Foods with natural anti-inflammatory properties are also a great way to lessen muscle soreness.  One of my favorites is tart cherry juice.

4. Ice Baths


Cold therapy is an extremely effective way to draw blood to the muscles and flush out the byproducts left behind by cellular respiration, speeding up recovery.  There are a couple ways to benefit from this type of therapy right in your own home at almost no cost.

After a run or workout, fill your bathtub 2/3 full with cold water.  Pour 10 pounds of ice in and allow the water and ice mixture to get cold.  A good temperature is between 55 and 60 degrees Fahrenheit (12 to 15 degrees celsius).  You can purchase bags of ice from almost any gas station or supermarket.  If you don’t have access to a tub, a large, clean trashcan can be used for a standing style ice bath.

Sit with your legs fully submerged in the bath for up to twelve minutes.  Perform this therapy up to twice per week, and you’ll soon find yourself feeling better after harder runs and workouts.

5. Magnesium

Supplementing with Magnesium has been shown to reduce muscle cramping, straining, and soreness.  Magnesium citrate is a good way to supplement the essential mineral in oral form.

Transdermal magnesium therapy is also an easy and convenient way to provide magnesium to your tissues.  It’s a good solution for people who have a low tolerance for oral magnesium supplementation.  After a run, when your muscles are still warm, gently rub pure magnesium oil into your skin.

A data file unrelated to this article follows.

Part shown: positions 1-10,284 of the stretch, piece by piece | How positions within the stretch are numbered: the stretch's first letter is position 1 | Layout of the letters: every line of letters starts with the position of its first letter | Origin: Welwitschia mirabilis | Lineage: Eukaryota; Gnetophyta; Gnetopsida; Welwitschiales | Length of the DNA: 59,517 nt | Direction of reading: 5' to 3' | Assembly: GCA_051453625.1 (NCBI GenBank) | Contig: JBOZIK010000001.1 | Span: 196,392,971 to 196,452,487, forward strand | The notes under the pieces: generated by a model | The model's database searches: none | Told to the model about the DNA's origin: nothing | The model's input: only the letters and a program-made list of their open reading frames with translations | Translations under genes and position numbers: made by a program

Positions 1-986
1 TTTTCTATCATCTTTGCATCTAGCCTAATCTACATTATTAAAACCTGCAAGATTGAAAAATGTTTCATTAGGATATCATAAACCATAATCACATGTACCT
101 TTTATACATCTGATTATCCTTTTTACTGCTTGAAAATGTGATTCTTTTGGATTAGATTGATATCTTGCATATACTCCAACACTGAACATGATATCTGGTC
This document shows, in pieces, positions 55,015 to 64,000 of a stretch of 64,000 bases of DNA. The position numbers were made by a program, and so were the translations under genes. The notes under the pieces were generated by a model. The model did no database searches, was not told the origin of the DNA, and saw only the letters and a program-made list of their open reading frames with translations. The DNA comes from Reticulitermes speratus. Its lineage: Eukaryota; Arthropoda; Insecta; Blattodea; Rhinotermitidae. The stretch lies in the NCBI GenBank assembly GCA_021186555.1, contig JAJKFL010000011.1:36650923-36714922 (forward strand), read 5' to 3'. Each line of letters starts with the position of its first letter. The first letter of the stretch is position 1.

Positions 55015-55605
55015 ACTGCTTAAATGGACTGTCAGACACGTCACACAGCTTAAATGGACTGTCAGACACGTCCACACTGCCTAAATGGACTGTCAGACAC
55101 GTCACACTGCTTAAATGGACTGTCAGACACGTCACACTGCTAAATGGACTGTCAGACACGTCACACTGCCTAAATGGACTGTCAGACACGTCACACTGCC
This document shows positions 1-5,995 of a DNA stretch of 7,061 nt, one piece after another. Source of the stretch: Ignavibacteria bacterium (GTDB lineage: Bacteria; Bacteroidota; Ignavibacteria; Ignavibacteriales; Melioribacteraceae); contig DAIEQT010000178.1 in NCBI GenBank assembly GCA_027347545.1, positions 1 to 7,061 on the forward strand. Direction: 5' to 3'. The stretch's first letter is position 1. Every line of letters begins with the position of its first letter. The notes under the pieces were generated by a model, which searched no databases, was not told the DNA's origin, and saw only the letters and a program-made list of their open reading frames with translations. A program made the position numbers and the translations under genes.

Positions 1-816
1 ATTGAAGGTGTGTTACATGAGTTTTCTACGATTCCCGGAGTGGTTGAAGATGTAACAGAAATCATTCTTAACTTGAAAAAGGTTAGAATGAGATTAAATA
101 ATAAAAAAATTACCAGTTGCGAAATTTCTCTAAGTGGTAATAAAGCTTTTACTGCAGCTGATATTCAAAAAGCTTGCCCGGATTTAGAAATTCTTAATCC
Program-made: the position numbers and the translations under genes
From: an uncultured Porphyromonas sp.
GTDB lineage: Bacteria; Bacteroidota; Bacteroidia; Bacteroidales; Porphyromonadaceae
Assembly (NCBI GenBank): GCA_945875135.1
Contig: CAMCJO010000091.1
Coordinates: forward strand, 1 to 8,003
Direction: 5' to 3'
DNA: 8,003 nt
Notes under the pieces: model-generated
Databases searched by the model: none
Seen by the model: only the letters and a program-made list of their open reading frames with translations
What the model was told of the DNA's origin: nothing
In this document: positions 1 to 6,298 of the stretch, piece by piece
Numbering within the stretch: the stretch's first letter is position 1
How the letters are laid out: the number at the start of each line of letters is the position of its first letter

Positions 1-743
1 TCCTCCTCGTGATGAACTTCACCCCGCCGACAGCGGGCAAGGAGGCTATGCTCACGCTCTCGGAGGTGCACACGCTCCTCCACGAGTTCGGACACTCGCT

6. Foam Rolling


Foam rolling, or self-myofascial release therapy, is a form of massage that you can do yourself.  By applying pressure in a rolling motion to affected muscles, you help break up scar tissue and promote blood flow.  There are now a huge number of rollers, pressure point balls, roller sticks, and other therapy devices available on the market.  If you don’t have any of these, a good old baking rolling pin works great.  Get in the habit of performing 10-15 minutes of foam rolling per day after your run.

7. Warm up and cool down

Getting in a proper warm up sequence before a workout or race and a cool down afterwards can go a long way in preventing muscle soreness.  Warming up with a jog at a slower pace prepares your body for the stress of faster running by improving muscle elasticity and temperature.  Being warmed up reduces the likelihood of muscle tearing, straining, and the amount of natural micro-tearing occurring in muscle fiber during exercise.

Easy cool down runs after hard running actively flush out toxins left behind by cellular respiration.  After a hard workout or race, even a couple minutes of easy jogging or walking can vastly reduce the amount of muscle soreness you feel in the following days.

The most important point to remember when it comes to managing running induced muscle soreness is listening to your body.  Soreness is natural and necessary for improvement, but when you’re too sore or feel too tight, it might be time to take a day off or reduce your workout load.  It’s always better to play it safe and recover rather than allow normal soreness to turn into a real injury.  It’s ok to take it easy once in a while.

How do you relieve muscle soreness?  Happy running!